Did LeBron James suffer a concussion?

LeBron JamesSteve Mitchell/US Presswire

LeBron James was shook up after colliding with Grant Hill's shoulder, but stayed in the game.

MIAMI -- LeBron James tried to get up from the floor, but his body wouldn't let him. A second attempt to rise under his own power was unsuccessful and he descended back to the ground. He laid there for two minutes without a word, clutching his head and deliberately blinking his eyes as if to jump start his consciousness.

There were 29 seconds left in the fourth quarter and the Heat were up by five points after a double-digit rally. Steve Nash hurried the ball up the floor and made a quick pass to Jared Dudley on the right wing. James sensed the pass so he darted left to cover Dudley's imminent shot attempt. But before he reached Dudley, James' head plowed into the shoulder of Grant Hill, who was setting a screen on James. James didn't see it coming; his eyes hadn't caught up to his turning body.

The impact was sudden and characterized as "vicious and violent" by Heat broadcasters watching live just a few feet away. After the blow to James' head, both Hill and James collapsed to the ground opposite of one other as if they a mirror was placed between the two athletes. James immediately clutched his head with both hands, but the play went on. After several seconds of grimacing on his back, James tried to get up and return to the defense, but he managed only to get up on one knee before his body slunk back to the hardwood.

The Miami crowd hushed to a worried silence as their star player remained on the ground. Eventually, a Dwyane Wade foul on Dudley lead to a stoppage of play. Heat coach Erik Spoelstra called a timeout and trainer Jay Sabol walked out to tend to James, who was still writhing in pain, this time on his knees and curled up into a ball with his head between his hands on the floor.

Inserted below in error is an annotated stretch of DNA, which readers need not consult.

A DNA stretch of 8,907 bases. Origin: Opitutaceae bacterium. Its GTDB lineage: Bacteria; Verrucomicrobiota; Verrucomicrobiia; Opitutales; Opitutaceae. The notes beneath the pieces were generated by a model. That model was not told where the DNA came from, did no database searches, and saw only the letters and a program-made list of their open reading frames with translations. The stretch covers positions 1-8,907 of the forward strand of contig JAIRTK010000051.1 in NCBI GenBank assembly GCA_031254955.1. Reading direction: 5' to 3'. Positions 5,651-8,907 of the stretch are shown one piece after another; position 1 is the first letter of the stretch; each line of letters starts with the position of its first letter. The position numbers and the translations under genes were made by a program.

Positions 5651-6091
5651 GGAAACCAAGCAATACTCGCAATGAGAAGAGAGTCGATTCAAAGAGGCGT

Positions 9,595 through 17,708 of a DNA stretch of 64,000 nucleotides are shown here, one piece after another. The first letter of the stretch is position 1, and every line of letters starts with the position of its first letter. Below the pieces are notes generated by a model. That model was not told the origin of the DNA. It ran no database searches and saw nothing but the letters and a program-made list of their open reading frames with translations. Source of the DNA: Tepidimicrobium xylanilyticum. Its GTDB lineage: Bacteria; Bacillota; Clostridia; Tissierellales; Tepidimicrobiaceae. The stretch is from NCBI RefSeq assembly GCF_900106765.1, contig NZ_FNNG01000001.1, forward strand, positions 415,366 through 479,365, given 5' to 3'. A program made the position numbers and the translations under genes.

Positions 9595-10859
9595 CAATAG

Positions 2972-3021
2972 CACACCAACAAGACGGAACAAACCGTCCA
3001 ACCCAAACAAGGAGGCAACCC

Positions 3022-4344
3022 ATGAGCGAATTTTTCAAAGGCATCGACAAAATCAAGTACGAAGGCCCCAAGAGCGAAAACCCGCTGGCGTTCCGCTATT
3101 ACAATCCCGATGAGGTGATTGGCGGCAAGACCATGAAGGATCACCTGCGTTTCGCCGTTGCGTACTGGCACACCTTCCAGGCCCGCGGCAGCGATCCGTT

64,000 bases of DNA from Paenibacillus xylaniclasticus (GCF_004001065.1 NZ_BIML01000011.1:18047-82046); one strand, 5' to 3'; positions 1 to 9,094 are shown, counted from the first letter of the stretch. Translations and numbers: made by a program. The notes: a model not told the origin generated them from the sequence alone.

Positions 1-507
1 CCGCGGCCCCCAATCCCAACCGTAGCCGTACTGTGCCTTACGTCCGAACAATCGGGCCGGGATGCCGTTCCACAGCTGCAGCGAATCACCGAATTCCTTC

As Mario Chalmers and Udonis Haslem hovered over James in concern, James rolled over onto his back once again and opened his eyes up wide. He rose his chest up to get pulled up by his teammates, but before he could meet Chalmers and Haslem's outreaching hands, James stopped short and descended to the ground yet another time. James' hands cradled his head and he laid there.

James could not get up without the help of his teammates and coaching staff. Sabol walked alongside James to the bench and asked him a few questions about the clock and score as James sat down. After a few sips of water, James returned to game and played out the final 29 seconds. The Heat prevailed to win the game, but the victory was met with cautious applause from the home crowd.

From the untrained eye, one could only wonder whether they had just witnessed a serious concussion. See for yourself.

LeBron JamesAP Photo/J Pat Carter

Over an hour after the game, James told a sea of reporters that a headache remained. As a former All-State wide receiver in high school, James said he hadn't endured a blow to the head like that in about a decade.

"I've never had one of those hits since I've had on pads and a helmet. I don't know exactly what happened," James said.

"I had a steal coming and the next thing I know, I was on the floor."

The questions from reporters continued and James recited the previous plays without skipping a beat. If he had lost short-term memory, it didn't show by his post-game testimony. James said he didn't receive or need any elaborate tests for a possible concussion. He was "good" and a team official echoed his evaluation, saying there was no cause for additional testing after Sabol questioned James on the bench.

"I'm all right. I've been better. I've got a little headache. But I'll be all right," James said.

As the questioning about the game winded down, James was asked whether he had ever suffered a concussion in his life. James smiled for the first time in the interview and delivered his reply with an attempt at humor.

"No, I'm too tough for that," James said.

And with that, James slowly marched away from the reporters and the interview was over.

LeBron JamesAP Photo/J Pat Carter